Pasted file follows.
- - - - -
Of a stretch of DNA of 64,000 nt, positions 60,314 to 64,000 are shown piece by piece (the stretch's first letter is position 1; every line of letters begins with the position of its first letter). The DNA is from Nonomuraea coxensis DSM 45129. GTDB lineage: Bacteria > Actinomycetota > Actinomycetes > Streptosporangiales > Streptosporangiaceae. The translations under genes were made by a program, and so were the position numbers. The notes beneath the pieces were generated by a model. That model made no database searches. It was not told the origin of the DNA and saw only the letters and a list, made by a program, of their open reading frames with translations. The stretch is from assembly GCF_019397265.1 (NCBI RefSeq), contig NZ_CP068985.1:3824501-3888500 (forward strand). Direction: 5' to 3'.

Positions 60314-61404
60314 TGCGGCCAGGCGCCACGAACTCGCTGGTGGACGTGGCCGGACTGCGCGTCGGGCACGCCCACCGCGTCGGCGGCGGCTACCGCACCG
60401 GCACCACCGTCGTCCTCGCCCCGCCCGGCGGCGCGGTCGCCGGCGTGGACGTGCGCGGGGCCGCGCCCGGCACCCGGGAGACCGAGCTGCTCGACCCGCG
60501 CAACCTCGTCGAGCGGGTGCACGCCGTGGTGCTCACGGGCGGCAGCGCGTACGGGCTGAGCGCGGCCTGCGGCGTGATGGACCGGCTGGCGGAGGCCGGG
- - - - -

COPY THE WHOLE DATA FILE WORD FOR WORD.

Of a stretch of DNA of 64,000 nt, positions 60,314 to 64,000 are shown piece by piece (the stretch's first letter is position 1; every line of letters begins with the position of its first letter). The DNA is from Nonomuraea coxensis DSM 45129. GTDB lineage: Bacteria > Actinomycetota > Actinomycetes > Streptosporangiales > Streptosporangiaceae. The translations under genes were made by a program, and so were the position numbers. The notes beneath the pieces were generated by a model. That model made no database searches. It was not told the origin of the DNA and saw only the letters and a list, made by a program, of their open reading frames with translations. The stretch is from assembly GCF_019397265.1 (NCBI RefSeq), contig NZ_CP068985.1:3824501-3888500 (forward strand). Direction: 5' to 3'.

Positions 60314-61404
60314 TGCGGCCAGGCGCCACGAACTCGCTGGTGGACGTGGCCGGACTGCGCGTCGGGCACGCCCACCGCGTCGGCGGCGGCTACCGCACCG
60401 GCACCACCGTCGTCCTCGCCCCGCCCGGCGGCGCGGTCGCCGGCGTGGACGTGCGCGGGGCCGCGCCCGGCACCCGGGAGACCGAGCTGCTCGACCCGCG
60501 CAACCTCGTCGAGCGGGTGCACGCCGTGGTGCTCACGGGCGGCAGCGCGTACGGGCTGAGCGCGGCCTGCGGCGTGATGGACCGGCTGGCGGAGGCCGGG